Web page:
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Wednesday, March 12, 2014

Chicken in the Crockpot

Cooked chicken
Yes, I attacked it with a fork and tasted it.

I put a frozen chicken and an onion in my new crockpot. This was a free chicken, so it was and is making me pretty happy. The chicken went into the crockpot at 1 am Sunday and I took it out at 1 pm Sunday. This cooking time was so convenient, done while I slept.

After I took all the meat from the bones, I put it back in the broth and cooked it another 8 hours. I strained all the bones and bits, took out additional meat. Those scraps are for the hens. Now, I have 8 cups of broth with fat on top, waiting to be skimmed.

refrigerated broth
 
About six hours into the broth making, I became hungry. It was near the end of the time I could have food before the no-food prep. I took three small red potatoes, just beyond the new potato size, and halved them and dropped them into the broth. Less than thirty minutes later, I had some very tasty potatoes that I put in a bowl and topped with 8 oz of Greek yogurt. I may never boil potatoes in anything else.
 
This chicken made 8 meals, half for me and half for exbf. We both just have chunks of meat at this point. The chickens will get 4 meals from the leftovers.
 
Tomorrow, I will put carrots, potatoes, and other vegetables in about half of this and have that with some of the chicken breast thrown in. I am salivating thinking of the meal.
I think I will cook brown rice in the other half of the broth. Then, I can freeze the rice in pint packages.
I Love my Crockpot.
 

Plus, I am no longer fearful that my house will burn to the ground. But, there were no pretty pictures for this post. There is delicious food, frugal food.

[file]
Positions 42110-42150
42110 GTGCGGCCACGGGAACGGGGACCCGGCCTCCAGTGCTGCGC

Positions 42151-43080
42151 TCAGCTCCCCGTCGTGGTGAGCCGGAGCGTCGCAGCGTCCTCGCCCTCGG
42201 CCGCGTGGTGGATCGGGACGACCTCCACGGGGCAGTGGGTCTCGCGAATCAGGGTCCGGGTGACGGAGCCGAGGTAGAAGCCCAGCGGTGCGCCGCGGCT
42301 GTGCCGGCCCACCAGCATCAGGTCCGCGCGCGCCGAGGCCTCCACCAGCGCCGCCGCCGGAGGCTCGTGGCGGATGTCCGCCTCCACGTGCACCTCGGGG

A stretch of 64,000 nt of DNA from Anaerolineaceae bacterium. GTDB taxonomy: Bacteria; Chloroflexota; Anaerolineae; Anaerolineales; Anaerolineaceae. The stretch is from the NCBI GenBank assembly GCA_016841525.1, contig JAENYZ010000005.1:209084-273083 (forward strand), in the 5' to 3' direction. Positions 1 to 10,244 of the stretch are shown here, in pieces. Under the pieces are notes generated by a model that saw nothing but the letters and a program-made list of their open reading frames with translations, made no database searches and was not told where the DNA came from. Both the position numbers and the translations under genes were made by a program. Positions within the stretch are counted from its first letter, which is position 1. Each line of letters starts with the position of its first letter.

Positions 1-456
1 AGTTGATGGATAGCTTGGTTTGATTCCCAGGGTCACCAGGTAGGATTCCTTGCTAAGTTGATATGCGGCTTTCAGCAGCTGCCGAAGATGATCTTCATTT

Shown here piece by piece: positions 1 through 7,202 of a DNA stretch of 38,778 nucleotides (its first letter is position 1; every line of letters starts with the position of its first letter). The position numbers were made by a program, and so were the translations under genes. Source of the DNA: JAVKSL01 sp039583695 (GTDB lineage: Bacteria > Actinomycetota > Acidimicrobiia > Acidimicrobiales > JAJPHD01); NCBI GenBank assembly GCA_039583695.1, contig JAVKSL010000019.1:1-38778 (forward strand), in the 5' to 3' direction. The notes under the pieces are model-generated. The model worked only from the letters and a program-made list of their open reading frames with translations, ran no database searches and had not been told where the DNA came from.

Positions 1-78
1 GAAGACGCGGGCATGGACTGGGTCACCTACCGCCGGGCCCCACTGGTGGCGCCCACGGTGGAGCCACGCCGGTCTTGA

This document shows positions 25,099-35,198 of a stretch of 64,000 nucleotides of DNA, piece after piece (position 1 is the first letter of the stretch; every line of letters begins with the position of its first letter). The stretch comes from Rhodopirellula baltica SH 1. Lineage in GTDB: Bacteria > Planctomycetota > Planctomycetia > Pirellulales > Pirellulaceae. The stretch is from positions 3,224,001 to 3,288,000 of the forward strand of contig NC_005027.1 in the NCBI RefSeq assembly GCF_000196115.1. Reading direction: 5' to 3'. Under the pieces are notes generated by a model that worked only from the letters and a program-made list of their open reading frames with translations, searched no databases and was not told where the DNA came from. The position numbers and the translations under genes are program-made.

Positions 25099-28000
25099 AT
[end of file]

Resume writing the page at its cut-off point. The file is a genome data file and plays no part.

One strange thing I experienced with this was the chicken skin. When I tried to peel/pull it off, it was not longer solid. It came off like jelly, sort of slimy. What's with that?
 
I am proud of myself.
 
Your turn
Have you had the chicken skin become gelatinous after cooking for so long?


14 comments:

  1. A couple weeks before Thanksgiving I spend days and days making chicken broth to be ready for the army's worth of chicken and noodles I make each year.

    Eventually everything turns gelatinous. After one proper boiling, I pick the meat off the chicken and strain the broth into Ziplock bags that go in the freezer. I throw everything else back into the crockpot with more water and boil it again for several hours. Strain and repeat.

    After the second or third time, I just use a small amount of water and the bones only, which breaks downs releasing the marrow.

    I've read that the best broth is made using the feet. I've not tried that for two reasons, first I'm not sure I could stomach looking at a crockpot full of feet and second, no butcher in the midwest sells feet. If I saw some around that time, I might give it a go and tell no one in the family until they have raved about my chicken and noodles again.

    ReplyDelete
  2. Everything goes gelatinous! ??? Glad to know that. I am not sure what happened to the bag the giblets were in. I guess we will eat paper, too. I can see you--boiling pot after pot of chicken bones.

    I had heard people say they broke the bones to release the marrow. Thinking that would be hard, I started. It was surprising how soft they were. The chickens could probably eat those.

    I can find the chicken feet in the grocery, but I could not get past a pot full of feet...lol.

    Your information is a great addition to this blog. I learn from comments. Thanks.

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  3. Thanks Linda.

    Well, I'm not sure EVERYTHING becomes gelatinous, but a lot does. If I refrigerate my broth, it definitely sets, like a jello.

    Btw, yesterday my husband brought home a roasted chicken from Costco for $4.99. We had roast chicken for dinner, I picked off the rest of the meat for chicken salad and chicken noodle soup. Threw the chicken carcass into a pot with water and thyme and boiled it forever. Strained and repeated. I now have quite a bit of wonderfully seasoned broth to make chicken noodle soup.